Does this works because of the Kerberos database at MIT?
Jeff answers that if they didn't have Kerberos, it could still work, but details would have to be worked out
Anything that could be used as a PSK might be used for the same purpose

Jeff's closing:
Nothing in PKIX makes his life hard
Subject Alt name is a problem, but Kerberos subject alt name is finally being defined


Bob Stahl, Johnson & Johnson
Johnson & Johnson's Public Key Infrastructure

Notes are matched to slides (approximately), and are meant to be
read at the same time as looking at the slides. See JJEDS.IETF.ppt.

(Johnson & Johnson)
Big, big manufacturing company
Has 200 operating companies
109K employees
175 countries

(Baseline PKI Architecture)
Have an offline root and an online root
Have an enterprise directory, feed by all 100+ HR groups
CRL is bigger than 2.2 megabytes: yikes!
HR feeds the employee status into the directory

(JJEDS PKI Principles)
Directory-driven, no passwords
Built and operated themselves
Use only open standards
Web-based self-service model
Strong identity proofing
Issue separate signing and encryption keys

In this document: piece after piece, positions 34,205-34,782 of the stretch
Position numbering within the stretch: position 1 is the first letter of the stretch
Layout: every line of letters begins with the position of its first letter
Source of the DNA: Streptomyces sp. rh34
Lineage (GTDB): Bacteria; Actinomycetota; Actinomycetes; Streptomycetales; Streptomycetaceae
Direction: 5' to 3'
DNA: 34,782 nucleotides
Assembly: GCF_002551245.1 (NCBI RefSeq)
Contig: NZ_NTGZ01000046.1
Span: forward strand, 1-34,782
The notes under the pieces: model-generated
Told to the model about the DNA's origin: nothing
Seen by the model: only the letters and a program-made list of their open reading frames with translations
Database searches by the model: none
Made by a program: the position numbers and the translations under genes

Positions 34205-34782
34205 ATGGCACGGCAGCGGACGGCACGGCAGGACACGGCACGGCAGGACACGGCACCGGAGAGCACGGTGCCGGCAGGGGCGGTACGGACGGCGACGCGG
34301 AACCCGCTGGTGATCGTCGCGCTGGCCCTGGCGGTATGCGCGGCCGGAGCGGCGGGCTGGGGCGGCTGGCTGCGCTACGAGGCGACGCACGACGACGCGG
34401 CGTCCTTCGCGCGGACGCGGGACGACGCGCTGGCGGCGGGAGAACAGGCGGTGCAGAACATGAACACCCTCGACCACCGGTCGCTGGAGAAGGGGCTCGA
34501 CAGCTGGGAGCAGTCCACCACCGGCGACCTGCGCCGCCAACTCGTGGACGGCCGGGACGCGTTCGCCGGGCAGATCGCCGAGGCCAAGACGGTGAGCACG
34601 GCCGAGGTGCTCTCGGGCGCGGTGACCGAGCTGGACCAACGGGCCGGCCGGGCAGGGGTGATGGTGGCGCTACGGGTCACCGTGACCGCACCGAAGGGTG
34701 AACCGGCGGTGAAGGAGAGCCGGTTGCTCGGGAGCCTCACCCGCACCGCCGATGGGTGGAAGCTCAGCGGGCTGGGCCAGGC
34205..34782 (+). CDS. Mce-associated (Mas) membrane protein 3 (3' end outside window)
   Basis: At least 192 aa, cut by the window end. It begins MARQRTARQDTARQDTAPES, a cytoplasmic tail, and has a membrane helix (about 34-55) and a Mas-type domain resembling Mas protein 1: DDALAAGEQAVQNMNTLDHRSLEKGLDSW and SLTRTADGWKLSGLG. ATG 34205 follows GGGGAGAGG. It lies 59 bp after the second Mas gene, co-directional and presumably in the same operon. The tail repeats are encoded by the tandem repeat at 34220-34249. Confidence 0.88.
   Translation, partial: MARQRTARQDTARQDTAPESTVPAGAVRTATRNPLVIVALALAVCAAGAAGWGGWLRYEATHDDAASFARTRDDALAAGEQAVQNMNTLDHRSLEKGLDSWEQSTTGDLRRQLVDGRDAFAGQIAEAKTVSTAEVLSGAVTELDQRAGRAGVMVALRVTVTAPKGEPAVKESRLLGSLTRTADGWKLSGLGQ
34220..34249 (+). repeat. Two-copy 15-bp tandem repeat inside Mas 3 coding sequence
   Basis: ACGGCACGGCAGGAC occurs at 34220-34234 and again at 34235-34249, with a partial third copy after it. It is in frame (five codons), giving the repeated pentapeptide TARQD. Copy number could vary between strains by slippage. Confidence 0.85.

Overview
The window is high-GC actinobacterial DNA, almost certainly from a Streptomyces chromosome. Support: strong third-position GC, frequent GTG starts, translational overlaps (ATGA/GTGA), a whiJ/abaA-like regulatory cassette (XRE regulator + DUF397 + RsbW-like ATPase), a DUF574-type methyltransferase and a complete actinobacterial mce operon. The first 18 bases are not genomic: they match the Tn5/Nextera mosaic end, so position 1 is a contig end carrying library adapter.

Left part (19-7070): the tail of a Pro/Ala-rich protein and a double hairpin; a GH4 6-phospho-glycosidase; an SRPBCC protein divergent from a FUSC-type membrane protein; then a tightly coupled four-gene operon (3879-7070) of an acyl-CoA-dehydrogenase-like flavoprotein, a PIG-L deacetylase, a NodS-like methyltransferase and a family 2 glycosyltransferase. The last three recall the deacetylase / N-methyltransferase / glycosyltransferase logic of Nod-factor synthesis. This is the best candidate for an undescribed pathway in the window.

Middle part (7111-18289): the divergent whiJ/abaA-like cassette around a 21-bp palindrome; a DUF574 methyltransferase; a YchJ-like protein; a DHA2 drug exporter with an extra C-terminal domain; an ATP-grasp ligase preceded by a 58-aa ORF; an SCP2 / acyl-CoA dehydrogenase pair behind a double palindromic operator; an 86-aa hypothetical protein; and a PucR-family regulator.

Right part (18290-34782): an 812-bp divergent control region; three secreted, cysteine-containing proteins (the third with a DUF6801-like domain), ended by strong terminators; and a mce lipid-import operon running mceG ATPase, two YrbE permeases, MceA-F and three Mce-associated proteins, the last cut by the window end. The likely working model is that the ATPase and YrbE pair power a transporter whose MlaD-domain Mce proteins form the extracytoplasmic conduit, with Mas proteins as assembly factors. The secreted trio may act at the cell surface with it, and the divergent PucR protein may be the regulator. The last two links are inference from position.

Use USB tokens, not smartcards
Smartcards don't work: not many laptop models have smartcard readers
They escrow the private encryption keys

(Standards Based)
Use LDAP load-balanced around the world
Nine instances
In operation for two years
Have a cert policy and cert practice statement
Have a CRL of the online root
generated once per year for the root CA (for the subordinate CAs)
Online CRL generates once a day (24-hours)

(Self-Service Registration)
See the diagram in the slides!
Branding this as "digital identity"
Each person as a world-wide ID
Send a message to new employee and to the boss
Has to get the second part from the boss
When names changes or leaves, must revoke
Boss can revoke
Alice's certs are generated on her client and provide only her ID not her access privileges
Alice's certs are publishes to the Enterprise directory and from there to the email directory
Alice's signature key is never duplicated her decryption key is escrowed for contingencies
Michael Richardson notes that one-time codes emailed to Alice and her supervisor in the clear
Bob answers: there is a "in the clear" and "a secret" portion that the supervisor delivers

(Security Vision)
A very major issue is regulation
Want to issue certificates to machines to allow internal net access
JJEDS is going the PKI way to get rid of passwords
Legal and regulatory compliant
SOX, HIPAA in the US
European privacy requirements
Paul Hoffman asks if the different countries' laws are impacting things differently
Bob says, not yet!

Directory became popular by itself
More than 150k active entries
WWID-based login
Workflow routing
Phonebook replacement
Online org charts
Compliance tracking/training
Email lookups for apps
Working on a guaranteed-to-be-unique identifier

(PKI Applications)
Killer app: remote access
More than 60K users
Seeing an increase in request for secure email